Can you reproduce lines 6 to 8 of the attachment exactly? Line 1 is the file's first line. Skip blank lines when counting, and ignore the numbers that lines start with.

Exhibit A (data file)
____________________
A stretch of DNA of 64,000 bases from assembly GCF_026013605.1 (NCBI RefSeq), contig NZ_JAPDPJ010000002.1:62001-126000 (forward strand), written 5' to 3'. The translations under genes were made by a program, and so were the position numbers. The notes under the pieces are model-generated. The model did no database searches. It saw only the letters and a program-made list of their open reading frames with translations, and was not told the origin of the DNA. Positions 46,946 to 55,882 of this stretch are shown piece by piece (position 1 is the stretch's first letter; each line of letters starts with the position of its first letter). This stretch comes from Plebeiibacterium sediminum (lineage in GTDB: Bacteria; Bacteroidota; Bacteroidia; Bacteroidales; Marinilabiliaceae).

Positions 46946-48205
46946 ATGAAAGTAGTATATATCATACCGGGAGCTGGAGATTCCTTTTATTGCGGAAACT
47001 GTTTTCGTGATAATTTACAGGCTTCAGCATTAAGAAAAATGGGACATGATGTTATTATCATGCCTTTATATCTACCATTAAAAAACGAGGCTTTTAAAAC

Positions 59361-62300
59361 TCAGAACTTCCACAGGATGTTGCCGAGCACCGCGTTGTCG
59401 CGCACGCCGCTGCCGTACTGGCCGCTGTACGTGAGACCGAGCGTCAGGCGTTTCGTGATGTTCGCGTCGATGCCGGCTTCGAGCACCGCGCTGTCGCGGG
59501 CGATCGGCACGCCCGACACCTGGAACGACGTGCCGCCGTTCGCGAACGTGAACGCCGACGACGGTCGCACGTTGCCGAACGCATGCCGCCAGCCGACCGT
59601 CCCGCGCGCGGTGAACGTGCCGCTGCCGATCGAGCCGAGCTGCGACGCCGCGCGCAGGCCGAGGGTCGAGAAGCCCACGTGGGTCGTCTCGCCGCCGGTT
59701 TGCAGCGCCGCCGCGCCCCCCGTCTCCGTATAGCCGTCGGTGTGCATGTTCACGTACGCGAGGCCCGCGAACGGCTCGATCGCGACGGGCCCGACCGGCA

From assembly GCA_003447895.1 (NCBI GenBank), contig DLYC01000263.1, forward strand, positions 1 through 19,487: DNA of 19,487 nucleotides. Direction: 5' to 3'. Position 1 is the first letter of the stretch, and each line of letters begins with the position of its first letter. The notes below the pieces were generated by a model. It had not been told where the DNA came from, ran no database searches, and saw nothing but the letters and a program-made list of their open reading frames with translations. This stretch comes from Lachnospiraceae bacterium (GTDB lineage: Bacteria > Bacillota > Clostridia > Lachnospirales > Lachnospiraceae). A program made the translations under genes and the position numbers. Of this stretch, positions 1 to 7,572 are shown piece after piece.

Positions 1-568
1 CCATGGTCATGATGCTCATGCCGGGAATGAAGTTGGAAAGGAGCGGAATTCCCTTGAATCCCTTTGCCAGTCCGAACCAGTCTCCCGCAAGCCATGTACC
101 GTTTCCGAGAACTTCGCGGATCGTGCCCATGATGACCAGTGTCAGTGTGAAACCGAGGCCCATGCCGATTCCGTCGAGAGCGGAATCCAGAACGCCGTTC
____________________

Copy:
59361 TCAGAACTTCCACAGGATGTTGCCGAGCACCGCGTTGTCG
59401 CGCACGCCGCTGCCGTACTGGCCGCTGTACGTGAGACCGAGCGTCAGGCGTTTCGTGATGTTCGCGTCGATGCCGGCTTCGAGCACCGCGCTGTCGCGGG
59501 CGATCGGCACGCCCGACACCTGGAACGACGTGCCGCCGTTCGCGAACGTGAACGCCGACGACGGTCGCACGTTGCCGAACGCATGCCGCCAGCCGACCGT